Having heard the gunshots, a barmaid serving in the upstairs lounge went downstairs to investigate and discovered the body of her employer, James Coyle lying on the floor behind the bar and those of the other dead and wounded. The first policeman on the scene was Constable George McElnea, from the RUC Special Patrol Group in Tennent Street. He quickly noticed the pile of bodies near the men's toilet as Samuel Corr stumbled towards him, gravely injured. McElnea placed Corr on a bench and offered what assistance he could but to no avail; Corr died of his gunshot wounds before the ambulance arrived. Alan McCrum, a Scenes of Crime officer, appeared at the Chlorane fifteen minutes after the shootings. He retrieved 24 spent bullet cases from the floor and determined that most of the shots had been fired at the rear of the pub. Later ballistic testing established that the weapons used in the attack were a .22 caliber pistol, a .9mm pistol, and two .45 snub-nosed revolvers. Police believed that one of the victims, Daniel McNeil, had tenuous UVF connections, although he was not an active member.
The hijacked black taxi was found by police the following morning in a cul-de-sac in Beresford Street, off the Shankill Road. A cyclist, who had witnessed the masked gunmen entering the Chlorane Bar, described the four men as having been in the 20 to 30 age group, were all about 5'10 in height and well-built; the last gunman to enter had shoulder-length brown hair. The witness had gone to a nearby British Army post where he told soldiers what he had seen.
Ten days after the gun attack, the Chlorane Bar was blown up by a bomb. Nothing was ever rebuilt on the site, which is now part of a large car park facing Sean Graham's Betting Shop.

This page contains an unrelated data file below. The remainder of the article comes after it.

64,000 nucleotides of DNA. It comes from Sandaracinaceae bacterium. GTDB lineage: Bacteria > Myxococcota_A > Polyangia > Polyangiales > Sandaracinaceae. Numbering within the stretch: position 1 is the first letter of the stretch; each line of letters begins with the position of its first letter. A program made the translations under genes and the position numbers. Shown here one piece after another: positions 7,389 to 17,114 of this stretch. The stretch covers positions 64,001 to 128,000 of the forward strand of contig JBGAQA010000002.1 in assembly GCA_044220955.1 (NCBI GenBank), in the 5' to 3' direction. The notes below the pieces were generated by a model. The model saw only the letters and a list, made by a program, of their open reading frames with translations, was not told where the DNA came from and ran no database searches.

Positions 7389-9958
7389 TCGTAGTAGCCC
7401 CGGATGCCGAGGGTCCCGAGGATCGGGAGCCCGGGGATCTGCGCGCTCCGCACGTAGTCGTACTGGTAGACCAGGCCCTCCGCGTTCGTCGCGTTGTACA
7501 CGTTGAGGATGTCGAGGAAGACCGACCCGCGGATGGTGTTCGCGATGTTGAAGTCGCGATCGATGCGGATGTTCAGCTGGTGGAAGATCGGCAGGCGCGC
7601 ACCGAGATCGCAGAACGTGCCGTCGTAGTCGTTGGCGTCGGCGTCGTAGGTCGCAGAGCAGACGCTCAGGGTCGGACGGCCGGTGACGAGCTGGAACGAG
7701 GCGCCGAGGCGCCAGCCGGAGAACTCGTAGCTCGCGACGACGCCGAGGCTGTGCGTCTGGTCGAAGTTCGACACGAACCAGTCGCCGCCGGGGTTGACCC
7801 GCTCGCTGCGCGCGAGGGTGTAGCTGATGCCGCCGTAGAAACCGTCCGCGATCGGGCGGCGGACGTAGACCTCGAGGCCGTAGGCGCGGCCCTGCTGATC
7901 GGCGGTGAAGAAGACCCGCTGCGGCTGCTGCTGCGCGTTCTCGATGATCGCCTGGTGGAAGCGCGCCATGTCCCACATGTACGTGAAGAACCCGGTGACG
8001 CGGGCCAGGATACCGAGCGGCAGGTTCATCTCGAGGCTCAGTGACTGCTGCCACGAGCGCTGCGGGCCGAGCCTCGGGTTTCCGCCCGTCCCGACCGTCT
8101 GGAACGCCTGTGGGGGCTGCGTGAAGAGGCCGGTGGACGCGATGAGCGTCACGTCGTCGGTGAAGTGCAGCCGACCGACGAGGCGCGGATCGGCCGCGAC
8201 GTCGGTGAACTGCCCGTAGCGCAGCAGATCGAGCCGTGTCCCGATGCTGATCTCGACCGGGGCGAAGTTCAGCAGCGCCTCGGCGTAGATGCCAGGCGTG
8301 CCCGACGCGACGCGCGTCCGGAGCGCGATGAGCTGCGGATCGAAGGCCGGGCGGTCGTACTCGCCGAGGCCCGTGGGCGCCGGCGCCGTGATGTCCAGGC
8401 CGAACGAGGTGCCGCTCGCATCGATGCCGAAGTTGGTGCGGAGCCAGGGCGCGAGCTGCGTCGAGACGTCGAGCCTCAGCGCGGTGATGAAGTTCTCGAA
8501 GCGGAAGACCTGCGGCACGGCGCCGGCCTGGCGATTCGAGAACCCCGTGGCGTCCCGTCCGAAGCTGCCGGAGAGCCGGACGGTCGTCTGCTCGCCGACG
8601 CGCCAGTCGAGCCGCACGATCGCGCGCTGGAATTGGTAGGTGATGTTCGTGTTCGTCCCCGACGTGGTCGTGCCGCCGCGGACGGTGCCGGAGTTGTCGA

Three weeks after the attack the Provisional IRA, using their sometime cover-name of the "Republican Action Force", entered Walker's Bar in Templepatrick and killed three Protestant civilian customers in retaliation for the Chlorane attack. As part of this series of deadly tit for tat attacks on pubs, the UVF responded by killing six customers at the Catholic-owned Ramble Inn outside Antrim.
Nobody was ever charged with the shootings. In February 1979, Robert "Basher" Bates was convicted of the murders he had committed as part of the Shankill Butchers, and given ten life sentences. In his statement to the police following his arrest in 1977, he recounted his role in the Chlorane Bar attack. He alleged whilst he was working as a barman in the Long Bar on the evening of 5 June 1976, he had been approached by the UVF military commander, "Mr. F", who informed him of a job in which he was to take part that same evening. It was decided to attack the city centre pub in retaliation for the IRA's earlier bombing of The Times pub. Bates went on to say that "Mr. I" had provided the weapons which were used in the shooting and "Mr. J" (UVF Provost Marshal) had procured the masks. Bates claimed that his revolver had malfunctioned and therefore had never fired his gun during the attack; however, forensic evidence proved that two .45 revolvers had been fired inside the Chlorane. Upon his release from the Maze Prison, Bates was gunned-down in June 1997 by the son of one of his victims, a UDA man he had killed in 1977.
- Timeline of Ulster Volunteer Force actions
- McGurk's Bar bombing
- Greysteel massacre
- Loughinisland massacre
- ↑ "Two die in Ulster bombings". The Star-News, 6 June 1976.
- ↑ Dillon, Martin (1989). The Shankill Butchers: the real story of cold-blooded mass murder. New York: Routledge. p.125
- ↑ The Troubles: A Chronology of the Northern Ireland Conflict. magazine. Glenravel Publications. Issue #23, July-August 1973. pp.62,72 Retrieved 14 February 2012
- ↑ 4.0 4.1 4.2 4.3 4.4 Dillon, The Shankill Butchers, p.131
- ↑ Martin Dillon, The Trigger Men, Mainstream Publishing, 2003, p. 164
- ↑ 6.0 6.1 6.2 Dillon, The Shankill Butchers, p.126
- ↑ Dillon, p.132
- ↑ 8.0 8.1 8.2 8.3 Dillon, p.133
- ↑ 9.0 9.1 Ryder, Chris (1990). The RUC: a force under fire. p.180
- ↑ Dillon, The Shankill Butchers, pp.131-134
- ↑ 11.0 11.1 Dillon, The Shankill Butchers, p.134
- ↑ 12.0 12.1 12.2 Dillon, The Shankill Butchers, p.127, p.133
- ↑ 13.0 13.1 Dillon, p.129
- ↑ Dillon, p.128
- ↑ Image of bomb aftermath
- ↑ Jim Cusack & Henry McDonald, UVF, Poolbeg, 1997, p. 183
- ↑ Dillon, The Shankill Butchers, pp.133-134
- ↑ "Exposure Sealed Fate of Notorious Activists" David McKittrick, 24 August 2000, The Independent on Sunday